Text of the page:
Both works deal with the same time period and individual. El Cid was a real person living in eleventh century Spain.
However, Fletcher's The Quest for El Cid is a historical document that focuses on a historical era. El Cid is merely a vehicle to narrate that history. Fletcher recognizes that El Cid is largely a poetic figure who became popular through medieval epics like The Poem of El Cid. Fletcher tells the historic account of the individual who would later come to be known as El Cid.
The Poem of El Cid alters many of the facts of that individual. For one, the poem describes El Cid as a hero who is Christian, loyal to the king, and a devoted Castilian. The real Cid, Rodrigo Diaz, was exiled from Castile following a disagreement with the king and lived for many years in Zaragoza, working as a mercenary for a Muslim ruler. He would eventually defeat the king in a battle for control of Valencia.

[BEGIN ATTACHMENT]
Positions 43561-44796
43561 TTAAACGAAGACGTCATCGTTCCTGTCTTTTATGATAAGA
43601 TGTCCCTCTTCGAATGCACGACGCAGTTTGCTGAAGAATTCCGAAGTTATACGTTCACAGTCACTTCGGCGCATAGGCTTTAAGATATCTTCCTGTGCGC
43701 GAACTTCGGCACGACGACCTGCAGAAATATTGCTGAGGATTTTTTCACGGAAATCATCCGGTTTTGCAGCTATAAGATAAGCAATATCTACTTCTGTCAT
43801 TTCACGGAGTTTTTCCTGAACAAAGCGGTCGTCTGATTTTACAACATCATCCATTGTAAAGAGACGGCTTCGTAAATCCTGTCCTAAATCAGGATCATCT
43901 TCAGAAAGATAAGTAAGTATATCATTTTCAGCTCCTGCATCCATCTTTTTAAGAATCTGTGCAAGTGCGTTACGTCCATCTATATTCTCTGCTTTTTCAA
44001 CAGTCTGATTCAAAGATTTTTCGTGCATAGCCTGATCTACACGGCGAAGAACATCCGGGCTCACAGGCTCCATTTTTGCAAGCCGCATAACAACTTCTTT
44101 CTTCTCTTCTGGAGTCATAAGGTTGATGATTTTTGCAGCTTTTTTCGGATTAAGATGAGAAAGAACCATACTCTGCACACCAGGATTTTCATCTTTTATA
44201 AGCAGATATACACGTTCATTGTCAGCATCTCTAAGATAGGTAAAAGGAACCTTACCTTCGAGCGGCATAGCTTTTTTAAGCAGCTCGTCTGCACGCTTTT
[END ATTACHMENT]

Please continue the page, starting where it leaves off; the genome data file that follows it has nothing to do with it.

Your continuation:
The Poem of El Cid attempts to turn the historic figure into an epic hero, embellishing events to emphasize the man's generosity and devotion to the king. In real life, Rodrigo Diaz was an ambitious individual who sought to gain power and territory for himself.